He’s not just the coach, he’s the owner… of a sliver of the team.
Remember that Jay Z owned 0.1608 percent of the Brooklyn Nets — a small part of the team but it gave him room to boast on tracks and be at the heart of the redesign of the franchise’s look when it moved to Brooklyn from New Jersey.
Now Jay Z is getting into the agent business (his agency has signed Kevin Durant among others) and he has to sell his ownership share.
Jason Kidd is buying half of that stake at a cost of $500,000. No word on if that includes a share of the Barclay Center. The other half of Jay Z’s share of the team was purchased by an existing minority owner of the team. The New York Post broke the story but the New York Daily News had the updated information.
This is just everything coming full circle — Jay Z bought a part of the Nets back in 2003 at the suggestion of Kidd. Back then Kidd was the Nets All-Star point guard dropping 18.7 points a game. The conversation allegedly took place at Kidd’s 30th birthday party, which was at Jay Z’s 40/40 club in New York.
There is no conflict; coaches can own part of a team (players cannot).
What this means for the Nets ownership structure is nothing, really. Mikhail Prokhorov owns 80 percent of the Nets and is the driving force behind the changes there. It just means when the Nets massive tax bill comes due (they have about $102 million payroll which will mean about $87 million in taxes) Kidd can pay part of it.
Utah’s Gordon Hayward abused the Lakers’ Jordan Clarkson on this play.
First, Hayward reads and steals Clarkson’s poor feed into the post intended for Kobe Bryant, then going up the sideline he takes his dribble behind Clarkson’s back to keep going. It all ends in a Rudy Gobert dunk.
Three quick takeaways here:
1) Gordon Hayward is a lot better than many fans realize. He can lead this team.
2) It’s still all about the development with Clarkson, and that’s going to mean some hard lessons.
3) Hayward may have the best hair in the NBA, even if it’s going a bit Macklemore.
(Hat tip reddit)
VIZZINI: “So, it is down to you. And it is down to me.”
MAN IN BLACK nods and comes nearer…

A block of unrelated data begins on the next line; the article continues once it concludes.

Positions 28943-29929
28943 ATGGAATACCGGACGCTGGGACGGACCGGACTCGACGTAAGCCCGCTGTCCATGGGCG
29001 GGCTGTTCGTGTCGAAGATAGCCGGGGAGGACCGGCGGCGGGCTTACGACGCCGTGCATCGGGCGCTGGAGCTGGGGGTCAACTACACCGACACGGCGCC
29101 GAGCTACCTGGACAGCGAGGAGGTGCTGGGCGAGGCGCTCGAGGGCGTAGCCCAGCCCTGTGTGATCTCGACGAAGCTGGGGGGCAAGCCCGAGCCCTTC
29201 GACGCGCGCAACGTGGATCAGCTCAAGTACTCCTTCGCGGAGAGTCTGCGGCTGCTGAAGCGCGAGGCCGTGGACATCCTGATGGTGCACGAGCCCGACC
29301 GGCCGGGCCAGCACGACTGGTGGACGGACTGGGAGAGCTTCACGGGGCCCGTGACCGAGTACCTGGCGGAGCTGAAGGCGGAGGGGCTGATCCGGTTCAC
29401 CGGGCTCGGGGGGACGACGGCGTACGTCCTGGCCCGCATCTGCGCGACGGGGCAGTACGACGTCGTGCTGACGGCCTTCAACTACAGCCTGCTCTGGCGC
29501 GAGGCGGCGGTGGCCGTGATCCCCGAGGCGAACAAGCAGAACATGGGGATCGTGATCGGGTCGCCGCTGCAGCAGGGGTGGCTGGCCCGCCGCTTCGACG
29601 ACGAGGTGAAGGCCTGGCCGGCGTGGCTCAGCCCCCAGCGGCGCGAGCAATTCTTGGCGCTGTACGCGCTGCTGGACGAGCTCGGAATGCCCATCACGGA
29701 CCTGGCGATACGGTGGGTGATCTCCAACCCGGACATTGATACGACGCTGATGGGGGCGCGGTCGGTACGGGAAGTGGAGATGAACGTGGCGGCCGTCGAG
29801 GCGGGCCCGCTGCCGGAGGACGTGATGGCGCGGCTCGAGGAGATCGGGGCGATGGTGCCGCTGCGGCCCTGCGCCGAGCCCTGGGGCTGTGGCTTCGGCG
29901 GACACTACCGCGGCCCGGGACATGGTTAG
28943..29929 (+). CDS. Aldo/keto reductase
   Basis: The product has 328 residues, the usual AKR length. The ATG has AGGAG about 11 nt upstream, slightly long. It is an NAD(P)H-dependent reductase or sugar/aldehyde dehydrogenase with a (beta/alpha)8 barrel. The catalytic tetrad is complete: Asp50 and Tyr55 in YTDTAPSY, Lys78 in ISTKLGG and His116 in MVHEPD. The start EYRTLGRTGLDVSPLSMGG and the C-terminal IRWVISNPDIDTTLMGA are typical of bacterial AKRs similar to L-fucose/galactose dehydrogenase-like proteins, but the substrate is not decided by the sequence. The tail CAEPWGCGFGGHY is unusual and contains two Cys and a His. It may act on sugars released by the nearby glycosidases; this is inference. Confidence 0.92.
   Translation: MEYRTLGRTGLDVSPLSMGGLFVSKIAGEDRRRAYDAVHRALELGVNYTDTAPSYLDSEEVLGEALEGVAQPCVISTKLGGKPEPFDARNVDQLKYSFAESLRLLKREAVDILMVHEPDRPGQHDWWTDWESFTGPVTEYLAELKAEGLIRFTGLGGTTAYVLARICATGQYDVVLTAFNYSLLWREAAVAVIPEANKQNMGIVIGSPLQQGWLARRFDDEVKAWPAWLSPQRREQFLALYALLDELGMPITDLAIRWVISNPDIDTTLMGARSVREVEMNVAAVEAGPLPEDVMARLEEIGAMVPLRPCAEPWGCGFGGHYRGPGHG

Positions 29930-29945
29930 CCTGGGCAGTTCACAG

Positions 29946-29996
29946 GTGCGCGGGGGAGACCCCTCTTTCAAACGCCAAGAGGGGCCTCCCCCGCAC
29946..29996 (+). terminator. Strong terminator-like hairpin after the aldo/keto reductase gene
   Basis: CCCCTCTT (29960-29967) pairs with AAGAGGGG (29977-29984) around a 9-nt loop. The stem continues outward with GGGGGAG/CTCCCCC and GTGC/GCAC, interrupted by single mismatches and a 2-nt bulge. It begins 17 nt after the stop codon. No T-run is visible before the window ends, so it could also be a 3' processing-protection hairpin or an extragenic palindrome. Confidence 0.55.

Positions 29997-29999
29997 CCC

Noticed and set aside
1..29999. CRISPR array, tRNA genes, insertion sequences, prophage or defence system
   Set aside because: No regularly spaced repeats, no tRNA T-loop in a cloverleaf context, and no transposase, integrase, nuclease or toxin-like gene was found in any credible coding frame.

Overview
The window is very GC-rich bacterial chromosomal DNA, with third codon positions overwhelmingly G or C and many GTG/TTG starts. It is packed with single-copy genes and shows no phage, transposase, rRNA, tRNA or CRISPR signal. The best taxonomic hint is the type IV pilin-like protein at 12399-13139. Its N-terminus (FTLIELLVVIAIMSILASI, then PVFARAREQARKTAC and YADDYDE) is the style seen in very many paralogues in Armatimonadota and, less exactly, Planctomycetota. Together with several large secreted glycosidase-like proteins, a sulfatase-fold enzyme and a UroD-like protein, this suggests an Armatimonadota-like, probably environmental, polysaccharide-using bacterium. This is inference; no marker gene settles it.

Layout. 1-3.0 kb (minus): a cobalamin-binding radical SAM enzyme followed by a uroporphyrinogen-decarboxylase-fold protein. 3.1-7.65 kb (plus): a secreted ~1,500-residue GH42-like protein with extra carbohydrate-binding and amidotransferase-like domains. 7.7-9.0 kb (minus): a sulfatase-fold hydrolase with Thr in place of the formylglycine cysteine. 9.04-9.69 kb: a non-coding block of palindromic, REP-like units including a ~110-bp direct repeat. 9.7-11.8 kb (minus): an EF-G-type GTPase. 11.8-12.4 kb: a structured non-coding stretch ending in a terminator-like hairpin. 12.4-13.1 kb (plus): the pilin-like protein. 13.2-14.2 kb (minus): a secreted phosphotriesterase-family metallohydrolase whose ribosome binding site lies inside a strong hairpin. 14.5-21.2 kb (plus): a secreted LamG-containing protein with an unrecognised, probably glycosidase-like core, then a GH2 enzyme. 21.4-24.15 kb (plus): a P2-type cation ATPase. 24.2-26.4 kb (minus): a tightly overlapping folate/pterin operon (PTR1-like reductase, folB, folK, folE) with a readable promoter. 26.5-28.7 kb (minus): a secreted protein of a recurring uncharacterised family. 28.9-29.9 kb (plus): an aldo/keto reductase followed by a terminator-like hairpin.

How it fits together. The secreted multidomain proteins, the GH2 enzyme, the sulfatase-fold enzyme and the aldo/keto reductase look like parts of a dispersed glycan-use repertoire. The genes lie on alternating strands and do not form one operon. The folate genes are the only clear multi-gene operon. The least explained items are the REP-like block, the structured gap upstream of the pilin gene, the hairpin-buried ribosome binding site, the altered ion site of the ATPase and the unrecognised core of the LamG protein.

MAN IN BLACK: “Perhaps an arrangement can be reached.”
VIZZINI: “There will be no arrangement…”
MAN IN BLACK: “But if there can be no arrangement, then we are at an impasse.”
That farcical scene from The Princess Bride pretty much sums up where we are with the Tristan Thompson holdout with the Cleveland Cavaliers, minus the Iocane powder. (Although that scene was a battle of wits in the movie and this process seems to lack much wit.) The Cavaliers have put a five-year, $80 million offer on the table. Thompson wants a max deal (or at least a more than has been offered), but he also doesn’t want to play for the qualifying offer and didn’t sign it. LeBron James just wants the two sides just to get it done.
Brian Windhorst of ESPN thinks LeBron could be very disappointed.
Windhorst was on the Zach Lowe podcast at Grantland (which you should be listening to anyway) and had this to say about the Thompson holdout:
“I actually believe it will probably go months. This will go well into the regular season.”
Windhorst compared it to a similar situation back in 2007 with Anderson Varejao, which eventually only broke because the then Charlotte Bobcats signed Varejao to an offer sheet. Thompson is a restricted free agent, meaning the Cavaliers can match any offer, but only Portland and Philadelphia have the cap space right now to offer him a max contract. Neither team has shown any interest in doing so.
And so we wait. And we may be waiting a while.